> "Formatting a CF card will erase everything on the card. Even
> protected images will be erased."
>
> "When the card is formatted, only the file management information is
> changed. The actual data is not completely erased. Keep this in mind
> when giving the card to another person or discarding it."
>
> "When discarding the card, destroy the card physically to prevent the
> data from being stolen."
>
>
> Using this twisted logic:
>
> If I erase images, I cannot be recover them. However, if I discard
> the card someone else can recover the data (but I can't). Therefore,
> if I want to recover the data I need to give/sell/dispose of the card
> so that the next person who takes possession of the card can recover
> the data.
> Can you imagine destroying $800 16GB Sandisk CF cards when you no
> longer need them since the *next* person can recover the data? Naturally,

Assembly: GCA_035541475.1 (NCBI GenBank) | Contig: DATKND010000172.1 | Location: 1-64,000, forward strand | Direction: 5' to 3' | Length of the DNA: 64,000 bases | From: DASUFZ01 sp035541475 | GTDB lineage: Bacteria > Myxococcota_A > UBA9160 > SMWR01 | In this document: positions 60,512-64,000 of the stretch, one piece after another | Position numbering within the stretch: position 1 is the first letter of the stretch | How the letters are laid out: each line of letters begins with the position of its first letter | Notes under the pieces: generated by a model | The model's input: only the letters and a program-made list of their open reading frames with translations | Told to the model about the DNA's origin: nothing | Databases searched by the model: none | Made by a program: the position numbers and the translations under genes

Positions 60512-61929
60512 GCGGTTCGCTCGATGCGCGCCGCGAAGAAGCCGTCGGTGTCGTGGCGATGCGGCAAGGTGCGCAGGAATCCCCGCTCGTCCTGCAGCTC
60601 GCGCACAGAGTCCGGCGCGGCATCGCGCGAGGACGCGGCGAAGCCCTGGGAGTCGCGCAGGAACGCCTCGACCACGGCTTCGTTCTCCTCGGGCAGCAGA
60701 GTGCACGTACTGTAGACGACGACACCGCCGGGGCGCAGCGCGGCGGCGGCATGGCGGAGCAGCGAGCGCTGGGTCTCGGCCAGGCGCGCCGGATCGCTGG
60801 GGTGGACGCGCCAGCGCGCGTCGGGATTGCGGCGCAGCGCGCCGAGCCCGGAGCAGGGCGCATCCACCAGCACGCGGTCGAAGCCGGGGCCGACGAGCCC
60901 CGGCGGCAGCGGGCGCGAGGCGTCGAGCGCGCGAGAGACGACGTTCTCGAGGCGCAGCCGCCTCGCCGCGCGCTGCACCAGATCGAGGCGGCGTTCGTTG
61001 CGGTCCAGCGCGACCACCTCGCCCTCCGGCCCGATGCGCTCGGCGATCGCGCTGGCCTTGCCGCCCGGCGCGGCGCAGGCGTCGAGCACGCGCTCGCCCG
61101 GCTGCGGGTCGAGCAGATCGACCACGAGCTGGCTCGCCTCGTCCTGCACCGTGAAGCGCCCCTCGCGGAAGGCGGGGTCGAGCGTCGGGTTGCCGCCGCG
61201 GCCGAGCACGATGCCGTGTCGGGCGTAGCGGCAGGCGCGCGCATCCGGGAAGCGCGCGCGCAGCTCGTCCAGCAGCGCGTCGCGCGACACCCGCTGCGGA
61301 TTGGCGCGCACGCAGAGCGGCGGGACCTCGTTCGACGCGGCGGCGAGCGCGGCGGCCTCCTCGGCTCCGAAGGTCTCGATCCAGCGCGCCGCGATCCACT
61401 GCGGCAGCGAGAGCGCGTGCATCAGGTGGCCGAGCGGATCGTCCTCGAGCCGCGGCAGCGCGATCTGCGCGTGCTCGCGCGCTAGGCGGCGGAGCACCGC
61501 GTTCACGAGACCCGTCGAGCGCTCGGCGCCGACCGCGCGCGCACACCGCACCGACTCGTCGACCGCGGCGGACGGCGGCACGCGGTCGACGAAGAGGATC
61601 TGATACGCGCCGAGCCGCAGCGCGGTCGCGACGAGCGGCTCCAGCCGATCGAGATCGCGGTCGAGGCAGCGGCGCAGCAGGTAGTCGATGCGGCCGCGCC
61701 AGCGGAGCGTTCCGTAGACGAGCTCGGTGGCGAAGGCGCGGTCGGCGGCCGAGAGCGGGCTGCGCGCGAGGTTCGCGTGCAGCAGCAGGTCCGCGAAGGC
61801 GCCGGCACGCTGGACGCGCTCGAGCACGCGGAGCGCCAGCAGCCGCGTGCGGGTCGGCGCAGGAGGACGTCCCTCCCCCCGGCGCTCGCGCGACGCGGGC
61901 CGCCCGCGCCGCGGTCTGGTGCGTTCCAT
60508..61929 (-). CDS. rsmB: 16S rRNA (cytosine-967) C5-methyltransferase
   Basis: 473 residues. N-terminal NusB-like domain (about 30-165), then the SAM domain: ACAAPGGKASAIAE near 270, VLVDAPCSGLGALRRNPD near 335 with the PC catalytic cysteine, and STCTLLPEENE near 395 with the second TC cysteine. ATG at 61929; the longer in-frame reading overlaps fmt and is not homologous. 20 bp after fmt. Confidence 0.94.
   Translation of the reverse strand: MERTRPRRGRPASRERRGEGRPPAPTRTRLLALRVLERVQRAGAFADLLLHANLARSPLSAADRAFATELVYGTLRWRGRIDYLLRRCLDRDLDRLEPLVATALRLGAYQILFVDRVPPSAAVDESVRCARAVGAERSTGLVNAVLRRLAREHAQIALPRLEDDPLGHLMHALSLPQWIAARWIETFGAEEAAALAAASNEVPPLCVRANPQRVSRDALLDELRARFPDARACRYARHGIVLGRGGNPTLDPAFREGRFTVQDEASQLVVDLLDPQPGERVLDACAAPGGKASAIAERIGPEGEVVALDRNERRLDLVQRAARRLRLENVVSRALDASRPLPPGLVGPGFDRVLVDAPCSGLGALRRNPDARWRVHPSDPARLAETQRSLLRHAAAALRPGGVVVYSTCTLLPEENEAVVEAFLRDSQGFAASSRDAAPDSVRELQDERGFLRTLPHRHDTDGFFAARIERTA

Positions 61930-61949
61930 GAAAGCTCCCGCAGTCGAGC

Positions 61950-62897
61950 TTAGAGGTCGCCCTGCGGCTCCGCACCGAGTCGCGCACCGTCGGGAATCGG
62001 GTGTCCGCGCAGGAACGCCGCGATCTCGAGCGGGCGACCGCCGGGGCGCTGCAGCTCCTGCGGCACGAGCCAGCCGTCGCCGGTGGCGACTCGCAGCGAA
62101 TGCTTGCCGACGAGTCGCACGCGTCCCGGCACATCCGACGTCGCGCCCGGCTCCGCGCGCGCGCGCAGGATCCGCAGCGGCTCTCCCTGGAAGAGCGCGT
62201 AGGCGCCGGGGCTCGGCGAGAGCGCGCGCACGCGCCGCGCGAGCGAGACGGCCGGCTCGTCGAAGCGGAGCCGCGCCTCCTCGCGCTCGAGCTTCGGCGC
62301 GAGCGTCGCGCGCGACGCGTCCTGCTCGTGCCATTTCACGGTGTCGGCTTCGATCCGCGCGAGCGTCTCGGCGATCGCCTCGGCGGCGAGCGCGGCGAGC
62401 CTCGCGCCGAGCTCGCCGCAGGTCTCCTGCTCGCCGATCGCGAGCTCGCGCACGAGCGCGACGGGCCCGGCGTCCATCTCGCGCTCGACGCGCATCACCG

> there's no technology on the face of the earth that can
> wipe a disk or simply filling the disk with junk to overwrite any
> previously erased images.



I believe that is your put those statements in context, and I believe
most people will, there is no problem. For most users it is not possible to
get images back from a deleted file. However it is possible for someone
with a real interest to do so. If someone is really concerned about data on
a disk, the only solution I would trust is physical destruction.

--
Joseph Meehan

Dia 's Muire duit



 
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acl
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      11-06-2006
Joseph Meehan wrote:
> I believe that is your put those statements in context, and I believe
> most people will, there is no problem. For most users it is not possible to